Kalash valley

These are a group of three small valleys: Brir, Bumburet and Rambur. Brir lies at the southern most tip of Chitral at a distance of 34 km (21 miles) and is easily accessible by jeep-able road via Ayun. It is especially ideal for those not used to trekking. Bumburet, the largest and the most picturesque valley of the Kafir Kalash, is 36 km.(22 miles) from Chitral and is connected by a jeep-able road.                                                              Rambur is 32 km (20 miles) from Chitral, the road is jeep-able. Foreign tourists require permits for visiting the Kalash valleys. Permits are issued free of cost by the Deputy Commissioner, Chitral, Tel: 1. Foreign visitors have to pay a toll tax of Rs.10 per person while Re. 1.00 per person is charged from domestic tourists.                                                                These valleys have an alpine climate. The people inhabiting these valleys are the primitive pagan tribes of Pakistan, who ar…
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Hunza Valley

Hunza valley is tourism place in Pakistan and people come here all over the world see the beauty of this place.                                                  the great view of Rakaposhi mountain from the hunza valley will give a great look and also the lady finger Mountain shows the unique view. The hunza valley is famous for their variety of fruits such as chili, Walnuts, Apricot, Fig, and different type of peach                                                   Hunza was formerly a princely state, and one of the most loyal vassals to the Maharaja of Jammu and Kashmir, bordering China to the north-east and Pamir to its north-west, which continued to survive until 1974, when it was finally dissolved by Zulfikar Ali Bhutto. The state bordered the Gilgit Agency to the south, the former princely state of Nagar to the east. The state capital was the town of Baltit (also known asKarimabad) and its old settlement is Ganish Village.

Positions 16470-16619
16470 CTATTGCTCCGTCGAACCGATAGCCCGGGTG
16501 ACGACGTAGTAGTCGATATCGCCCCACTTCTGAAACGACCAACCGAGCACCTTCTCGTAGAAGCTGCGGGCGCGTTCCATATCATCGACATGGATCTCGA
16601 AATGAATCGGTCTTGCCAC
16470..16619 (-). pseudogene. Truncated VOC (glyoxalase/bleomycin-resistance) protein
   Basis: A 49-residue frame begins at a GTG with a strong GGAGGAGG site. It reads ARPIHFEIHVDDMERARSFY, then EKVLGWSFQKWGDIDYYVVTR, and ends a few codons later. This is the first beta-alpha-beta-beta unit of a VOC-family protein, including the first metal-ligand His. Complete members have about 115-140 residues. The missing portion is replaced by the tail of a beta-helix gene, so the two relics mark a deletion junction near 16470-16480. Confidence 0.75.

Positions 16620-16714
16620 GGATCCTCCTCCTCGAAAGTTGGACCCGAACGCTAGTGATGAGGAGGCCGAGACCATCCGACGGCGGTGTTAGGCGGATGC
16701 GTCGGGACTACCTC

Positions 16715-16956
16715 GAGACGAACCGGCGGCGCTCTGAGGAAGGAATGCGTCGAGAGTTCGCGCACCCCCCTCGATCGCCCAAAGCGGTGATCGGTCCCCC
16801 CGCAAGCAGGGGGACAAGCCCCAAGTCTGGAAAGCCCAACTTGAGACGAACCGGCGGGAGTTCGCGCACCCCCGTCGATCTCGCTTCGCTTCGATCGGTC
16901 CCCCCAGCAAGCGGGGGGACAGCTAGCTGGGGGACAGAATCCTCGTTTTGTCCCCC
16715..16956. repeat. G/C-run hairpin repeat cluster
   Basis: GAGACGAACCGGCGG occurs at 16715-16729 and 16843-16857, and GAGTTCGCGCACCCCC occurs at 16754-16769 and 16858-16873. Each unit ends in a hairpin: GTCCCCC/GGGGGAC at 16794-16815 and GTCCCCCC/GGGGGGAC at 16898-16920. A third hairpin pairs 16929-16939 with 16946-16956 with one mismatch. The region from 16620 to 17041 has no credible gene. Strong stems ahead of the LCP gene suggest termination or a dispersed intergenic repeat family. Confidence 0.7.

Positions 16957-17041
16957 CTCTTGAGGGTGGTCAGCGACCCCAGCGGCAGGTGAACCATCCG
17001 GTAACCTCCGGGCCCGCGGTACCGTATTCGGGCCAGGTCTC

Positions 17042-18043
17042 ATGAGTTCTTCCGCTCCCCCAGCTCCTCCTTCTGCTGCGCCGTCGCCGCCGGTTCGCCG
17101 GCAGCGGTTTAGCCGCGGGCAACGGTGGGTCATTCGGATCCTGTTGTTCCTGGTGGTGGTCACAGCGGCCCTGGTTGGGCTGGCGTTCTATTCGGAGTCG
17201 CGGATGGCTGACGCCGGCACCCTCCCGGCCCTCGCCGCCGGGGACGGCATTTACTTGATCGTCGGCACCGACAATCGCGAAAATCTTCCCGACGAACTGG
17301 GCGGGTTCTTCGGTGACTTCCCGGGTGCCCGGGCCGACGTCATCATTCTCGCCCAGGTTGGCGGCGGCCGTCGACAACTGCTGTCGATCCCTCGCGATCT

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Swat Valley

Swat has been called "the paradise on earth", and many in Pakistan know about the beauty of Swat valley. Swat used to attract high profile guests to its beauty; indeed, Queen Elizabeth II and Prince Philip of England visited Swat in 1962. Queen Elizabeth II restricted herself to Swat only and denied the rest of Pakistan a visit. Similarly, in summer thousands of tourists pour to Swat for relief from the scorching sun in the cities. Every visitor and resident of Swat is well aware of its azure lakes; waterfalls, crystal clear streams, lush green pastures and fields, fruit laden orchards, and the mild cold breeze during summer. What most of the residents and tourists miss is Swat’s rich cultural and ethnic diversity which add to its natural beauty.                                In Swat seven languages are spoken. Besides Pashto, the majority language, Torwali, Gujri, Gawri, Qashqari, Ushojo and Badeshi are also spoken in Swat, although Badeshi and Ushojo are now moribund.…
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